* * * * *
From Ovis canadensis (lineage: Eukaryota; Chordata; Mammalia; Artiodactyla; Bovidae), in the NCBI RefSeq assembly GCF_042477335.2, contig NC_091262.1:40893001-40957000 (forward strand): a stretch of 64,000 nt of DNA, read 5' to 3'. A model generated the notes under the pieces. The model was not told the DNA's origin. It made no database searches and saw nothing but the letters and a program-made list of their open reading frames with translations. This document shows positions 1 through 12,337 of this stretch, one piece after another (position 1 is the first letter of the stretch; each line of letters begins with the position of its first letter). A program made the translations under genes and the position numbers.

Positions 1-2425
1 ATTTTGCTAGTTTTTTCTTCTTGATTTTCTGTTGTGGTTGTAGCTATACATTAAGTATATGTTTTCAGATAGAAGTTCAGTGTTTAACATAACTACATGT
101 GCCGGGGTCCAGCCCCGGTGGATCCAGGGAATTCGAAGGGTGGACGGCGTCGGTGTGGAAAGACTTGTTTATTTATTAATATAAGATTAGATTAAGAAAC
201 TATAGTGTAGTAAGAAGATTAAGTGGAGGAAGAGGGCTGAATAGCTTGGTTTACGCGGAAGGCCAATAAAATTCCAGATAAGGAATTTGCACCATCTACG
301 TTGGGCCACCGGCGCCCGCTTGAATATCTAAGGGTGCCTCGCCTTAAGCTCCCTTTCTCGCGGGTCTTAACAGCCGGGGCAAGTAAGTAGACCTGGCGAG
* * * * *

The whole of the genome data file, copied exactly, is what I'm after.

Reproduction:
From Ovis canadensis (lineage: Eukaryota; Chordata; Mammalia; Artiodactyla; Bovidae), in the NCBI RefSeq assembly GCF_042477335.2, contig NC_091262.1:40893001-40957000 (forward strand): a stretch of 64,000 nt of DNA, read 5' to 3'. A model generated the notes under the pieces. The model was not told the DNA's origin. It made no database searches and saw nothing but the letters and a program-made list of their open reading frames with translations. This document shows positions 1 through 12,337 of this stretch, one piece after another (position 1 is the first letter of the stretch; each line of letters begins with the position of its first letter). A program made the translations under genes and the position numbers.

Positions 1-2425
1 ATTTTGCTAGTTTTTTCTTCTTGATTTTCTGTTGTGGTTGTAGCTATACATTAAGTATATGTTTTCAGATAGAAGTTCAGTGTTTAACATAACTACATGT
101 GCCGGGGTCCAGCCCCGGTGGATCCAGGGAATTCGAAGGGTGGACGGCGTCGGTGTGGAAAGACTTGTTTATTTATTAATATAAGATTAGATTAAGAAAC
201 TATAGTGTAGTAAGAAGATTAAGTGGAGGAAGAGGGCTGAATAGCTTGGTTTACGCGGAAGGCCAATAAAATTCCAGATAAGGAATTTGCACCATCTACG
301 TTGGGCCACCGGCGCCCGCTTGAATATCTAAGGGTGCCTCGCCTTAAGCTCCCTTTCTCGCGGGTCTTAACAGCCGGGGCAAGTAAGTAGACCTGGCGAG